What are Cannabis Terpenes and How Do They Affect You
Terpenes are a fascinating element of nature that have recently gained much attention due to the cannabis industry. However, terpenes have been studied for hundreds of years for their therapeutic potential. With more and more research, we are finding the effects of terpenes go beyond just therapeutic to simply miraculous.
What are Terpenes?
Terpenes are volatile, aromatic metabolites that can be found in the oils of plants. These compounds are responsible for the different smells that we associate with different foods, perfumes, personal hygiene products, cleaning solutions and other everyday items.
They appear often in the common human diet and for this reason have been recognized by the Food and Drug Administration (FDA) as safe for consumption.
Most notably, terpenes are responsible for the pleasant, or not so pleasant, aromas of cannabis and the physiological effects associated with them. However, research is showing that there are much more to terpenes than meet the nose.
Terpenes make up the largest and most diverse class of naturally occurring compounds found most commonly in plants, but also exist in animals and even microorganisms. While cannabis contains a few hundred of them, it has been said there are over 20,000 terpenes found in nature.
A fascinating study by the Netherlands Institute of Ecology in 2017, demonstrated that bacteria and fungi, which far outnumber all animals and plants on Earth, actually communicate with each other through terpenes.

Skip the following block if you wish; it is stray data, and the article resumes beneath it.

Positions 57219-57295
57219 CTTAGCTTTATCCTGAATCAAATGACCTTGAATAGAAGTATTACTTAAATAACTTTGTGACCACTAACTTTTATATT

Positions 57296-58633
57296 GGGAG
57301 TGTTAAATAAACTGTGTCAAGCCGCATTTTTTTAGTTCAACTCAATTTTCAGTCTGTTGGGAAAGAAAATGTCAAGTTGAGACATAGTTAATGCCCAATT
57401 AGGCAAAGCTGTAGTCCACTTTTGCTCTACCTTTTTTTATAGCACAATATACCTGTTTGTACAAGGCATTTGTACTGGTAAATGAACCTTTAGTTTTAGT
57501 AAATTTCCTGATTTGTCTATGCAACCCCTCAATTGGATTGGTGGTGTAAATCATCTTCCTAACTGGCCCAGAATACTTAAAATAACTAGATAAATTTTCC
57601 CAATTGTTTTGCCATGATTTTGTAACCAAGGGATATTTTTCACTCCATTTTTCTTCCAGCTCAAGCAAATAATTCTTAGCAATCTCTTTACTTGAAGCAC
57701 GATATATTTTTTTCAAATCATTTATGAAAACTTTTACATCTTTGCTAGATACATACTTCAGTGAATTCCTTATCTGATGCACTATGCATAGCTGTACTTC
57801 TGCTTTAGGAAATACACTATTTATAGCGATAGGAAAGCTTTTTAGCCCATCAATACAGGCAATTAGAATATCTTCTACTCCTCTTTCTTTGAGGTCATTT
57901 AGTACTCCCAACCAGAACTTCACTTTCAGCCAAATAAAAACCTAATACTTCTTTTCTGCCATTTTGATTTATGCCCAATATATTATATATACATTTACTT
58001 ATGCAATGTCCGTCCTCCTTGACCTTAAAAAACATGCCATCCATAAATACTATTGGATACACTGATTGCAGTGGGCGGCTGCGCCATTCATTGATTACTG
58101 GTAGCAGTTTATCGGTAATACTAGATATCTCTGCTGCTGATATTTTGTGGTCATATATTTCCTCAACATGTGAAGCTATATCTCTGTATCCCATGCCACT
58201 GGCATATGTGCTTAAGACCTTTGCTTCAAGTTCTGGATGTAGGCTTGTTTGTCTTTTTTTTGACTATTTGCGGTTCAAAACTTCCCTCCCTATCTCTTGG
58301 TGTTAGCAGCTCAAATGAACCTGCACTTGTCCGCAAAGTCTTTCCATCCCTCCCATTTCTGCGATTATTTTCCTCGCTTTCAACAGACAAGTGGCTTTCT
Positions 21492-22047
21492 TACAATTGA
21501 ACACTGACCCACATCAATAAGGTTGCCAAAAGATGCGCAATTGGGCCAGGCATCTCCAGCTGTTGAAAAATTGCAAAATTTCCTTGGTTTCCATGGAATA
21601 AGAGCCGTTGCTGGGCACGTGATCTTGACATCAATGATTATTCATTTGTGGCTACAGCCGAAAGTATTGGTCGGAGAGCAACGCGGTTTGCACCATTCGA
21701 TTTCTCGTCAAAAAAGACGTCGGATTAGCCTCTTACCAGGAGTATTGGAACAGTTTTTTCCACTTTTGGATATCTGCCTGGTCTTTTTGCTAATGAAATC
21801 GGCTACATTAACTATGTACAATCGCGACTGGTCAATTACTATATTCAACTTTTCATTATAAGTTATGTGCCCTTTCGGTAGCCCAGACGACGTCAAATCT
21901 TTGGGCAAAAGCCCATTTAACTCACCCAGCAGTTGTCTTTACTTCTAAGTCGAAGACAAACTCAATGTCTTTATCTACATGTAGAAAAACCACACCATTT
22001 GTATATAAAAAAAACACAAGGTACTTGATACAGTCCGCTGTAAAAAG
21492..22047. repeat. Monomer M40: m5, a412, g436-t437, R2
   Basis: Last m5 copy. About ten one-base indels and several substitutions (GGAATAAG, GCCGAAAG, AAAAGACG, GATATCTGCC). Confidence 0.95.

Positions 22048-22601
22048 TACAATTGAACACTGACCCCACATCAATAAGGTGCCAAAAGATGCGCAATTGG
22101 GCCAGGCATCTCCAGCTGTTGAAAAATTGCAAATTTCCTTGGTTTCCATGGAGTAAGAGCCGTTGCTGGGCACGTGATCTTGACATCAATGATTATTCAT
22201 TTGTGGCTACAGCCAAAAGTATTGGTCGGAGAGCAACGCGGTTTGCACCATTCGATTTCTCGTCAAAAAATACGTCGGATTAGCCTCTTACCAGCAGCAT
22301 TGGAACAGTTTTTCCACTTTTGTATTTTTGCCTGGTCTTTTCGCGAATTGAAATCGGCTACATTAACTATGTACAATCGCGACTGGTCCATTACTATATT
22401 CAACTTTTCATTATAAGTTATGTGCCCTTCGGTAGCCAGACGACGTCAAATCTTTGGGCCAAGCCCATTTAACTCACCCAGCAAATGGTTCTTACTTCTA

Where are Terpenes Found?
Terpenes are found inside the small resin glands of cannabis, which are called trichomes. These are the tiny, crystal-like hairs that mainly cover the surface of the flower of the plant.
Trichomes serve several biological functions but most importantly, they act as the cannabis plant's natural defense system from fungus, bacteria, insects, animals and other environmental stressors, such as damaging winds and harsh UV rays.
The terpenes inside these trichomes play the incredibly important role of attracting pollinators and deterring predators with their strong scent and bitter taste.
The Entourage Effect
Trichomes are also home to other medicinal compounds of the cannabis plant such as cannabinoids (like CBD and THC), flavonoids and other phytonutrients. In full spectrum products, many of these compounds interact synergistically with one another to create what is known as the 'entourage effect'.
The theory is that when these compounds are consumed together, the beneficial effects are magnified compared to the isolated molecules alone (as in a CBD isolate).
The role of terpenes within the entourage effect is quite fascinating. Terpenes have been shown to help cannabinoids pass through the bloodstream with ease. And in doing so, they enhance their own medicinal properties as well as the medicinal properties of cannabinoids.